A sunny Saturday ~ ahhh…so nice. Spring is flirting with us, but the chilly breeze is a reminder that old man winter is still hanging on. Clearly, Grace and I needed a walk in the sunshine today. So, about 4:00 before the sun started to set, we bundled up (a little lighter today, no scarf) and off we went on our almost daily jaunt. Neighbors – young, old, and furry ones too emerge like bears from hibernation, hungry for vitamin C and fresh air. I haven’t seen this many neighbors since Halloween! I’m thinking before long we will be breaking out the sandals and capris and working in our gardens. Spring fever in the northeast!


TGIF ~Thank god it’s Friday. Started the day off on the wrong side of the bed and I am ending it frantically trying to complete today’s slice. I made the mistake of dozing off for a bit. My husband and I stopped picked up a pizza on the way home. So we then settled down to watch the hockey game while we ate. I made it through a period and maybe half of the next one. I find Friday night’s I am often wiped out. Perhaps burning the candle at both ends has caught up with me. Speaking of that, I am planning an early start tomorrow since we are expecting another sunny day. Today was a gloriously sunny day that was screaming spring. Several students wrote spring poems this week. One in particular was very clever. The title alone Winter Chasing Spring really fit the weather we are having this week as the snow from last Friday quickly melts. I am working on one titled spring is Knocking on Winter’s door. Friday may have started on a bumpy road, but as I reflect on the week I am so very proud of my students’ participation in the SOLS challenge. I think most will write this weekend even though the weekends are optional in our class. I can’t wait to find out. Not only do we have a rapidly spreading case of Spring Fever we have the writing fever!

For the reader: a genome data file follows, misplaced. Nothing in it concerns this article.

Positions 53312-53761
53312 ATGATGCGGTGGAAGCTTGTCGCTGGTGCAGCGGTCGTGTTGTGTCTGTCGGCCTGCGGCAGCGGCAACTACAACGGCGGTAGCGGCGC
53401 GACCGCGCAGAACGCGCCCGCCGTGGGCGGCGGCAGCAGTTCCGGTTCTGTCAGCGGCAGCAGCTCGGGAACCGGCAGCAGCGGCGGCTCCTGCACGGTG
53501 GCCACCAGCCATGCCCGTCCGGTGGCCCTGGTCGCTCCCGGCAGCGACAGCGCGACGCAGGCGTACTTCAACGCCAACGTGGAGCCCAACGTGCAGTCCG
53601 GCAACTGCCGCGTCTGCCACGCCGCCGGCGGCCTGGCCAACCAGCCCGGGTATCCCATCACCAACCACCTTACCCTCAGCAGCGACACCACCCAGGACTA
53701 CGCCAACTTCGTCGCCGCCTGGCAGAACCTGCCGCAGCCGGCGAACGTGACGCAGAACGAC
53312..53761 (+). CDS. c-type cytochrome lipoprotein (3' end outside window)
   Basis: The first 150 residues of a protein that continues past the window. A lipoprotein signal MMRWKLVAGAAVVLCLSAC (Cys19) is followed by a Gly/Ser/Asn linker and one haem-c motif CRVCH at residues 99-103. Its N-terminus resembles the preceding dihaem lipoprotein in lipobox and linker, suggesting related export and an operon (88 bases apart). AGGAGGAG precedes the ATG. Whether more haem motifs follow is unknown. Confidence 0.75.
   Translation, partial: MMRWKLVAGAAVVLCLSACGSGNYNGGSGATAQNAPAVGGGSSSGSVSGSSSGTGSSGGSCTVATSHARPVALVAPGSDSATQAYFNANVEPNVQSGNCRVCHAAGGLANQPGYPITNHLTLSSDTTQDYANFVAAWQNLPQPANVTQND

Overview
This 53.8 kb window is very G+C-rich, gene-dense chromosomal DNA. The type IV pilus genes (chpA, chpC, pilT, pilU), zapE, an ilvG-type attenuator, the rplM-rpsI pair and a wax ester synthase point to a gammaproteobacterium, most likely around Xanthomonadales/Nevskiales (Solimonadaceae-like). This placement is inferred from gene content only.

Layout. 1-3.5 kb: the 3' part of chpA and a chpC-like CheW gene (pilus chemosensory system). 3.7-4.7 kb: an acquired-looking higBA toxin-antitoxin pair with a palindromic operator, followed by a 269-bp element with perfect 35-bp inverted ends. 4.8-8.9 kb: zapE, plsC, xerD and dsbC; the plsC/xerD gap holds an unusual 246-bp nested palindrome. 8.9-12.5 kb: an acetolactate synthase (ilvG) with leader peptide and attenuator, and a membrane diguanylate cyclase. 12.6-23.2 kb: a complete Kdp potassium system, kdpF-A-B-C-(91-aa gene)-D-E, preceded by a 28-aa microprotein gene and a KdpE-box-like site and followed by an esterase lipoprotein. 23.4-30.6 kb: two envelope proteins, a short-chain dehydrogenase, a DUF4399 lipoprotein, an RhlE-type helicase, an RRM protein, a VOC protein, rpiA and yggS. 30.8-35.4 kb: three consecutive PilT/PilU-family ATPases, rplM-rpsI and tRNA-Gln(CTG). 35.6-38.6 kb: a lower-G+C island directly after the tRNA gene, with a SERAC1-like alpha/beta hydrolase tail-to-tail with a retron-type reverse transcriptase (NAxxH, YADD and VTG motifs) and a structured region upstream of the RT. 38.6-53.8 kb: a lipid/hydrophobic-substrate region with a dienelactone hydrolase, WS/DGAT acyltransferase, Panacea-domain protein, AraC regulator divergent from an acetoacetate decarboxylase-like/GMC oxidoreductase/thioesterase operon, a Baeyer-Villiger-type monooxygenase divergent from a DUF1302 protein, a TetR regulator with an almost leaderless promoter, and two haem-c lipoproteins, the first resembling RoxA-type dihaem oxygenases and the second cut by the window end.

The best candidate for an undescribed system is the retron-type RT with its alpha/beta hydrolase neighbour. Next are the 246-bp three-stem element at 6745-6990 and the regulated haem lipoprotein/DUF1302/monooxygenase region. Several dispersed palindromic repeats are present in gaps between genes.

Thursday, March 4, 2010

Day 4 Slice of Life

I was especially proud of two of my students today. Neither are the “stars” of the classroom, but more like slow, steady turtles –and today I know they were glowing like candles on a birthday cake! Do I recognize this often enough?
The first moment was during reading, I was working on mid-year reading assessment with a Kaleigh. She soared through the first one with excellent accuracy and solid understanding. On to the next level – no problem. What pleased me the most was how hard she worked and how at ease she was previewing the cover, wondering, and thinking out loud. The formal running records do not solicit these behaviors from readers. Kaleigh very confidently and smoothly read the passage. Throughout the comprehension discussion, she looked back in the text for passages of supporting evidence, yet another solid behavior that the administrator can not encourage. In October grade levels met to discuss the results of our most concerning readers. When we get together next week, I will proudly share Kaleigh’s story of growth!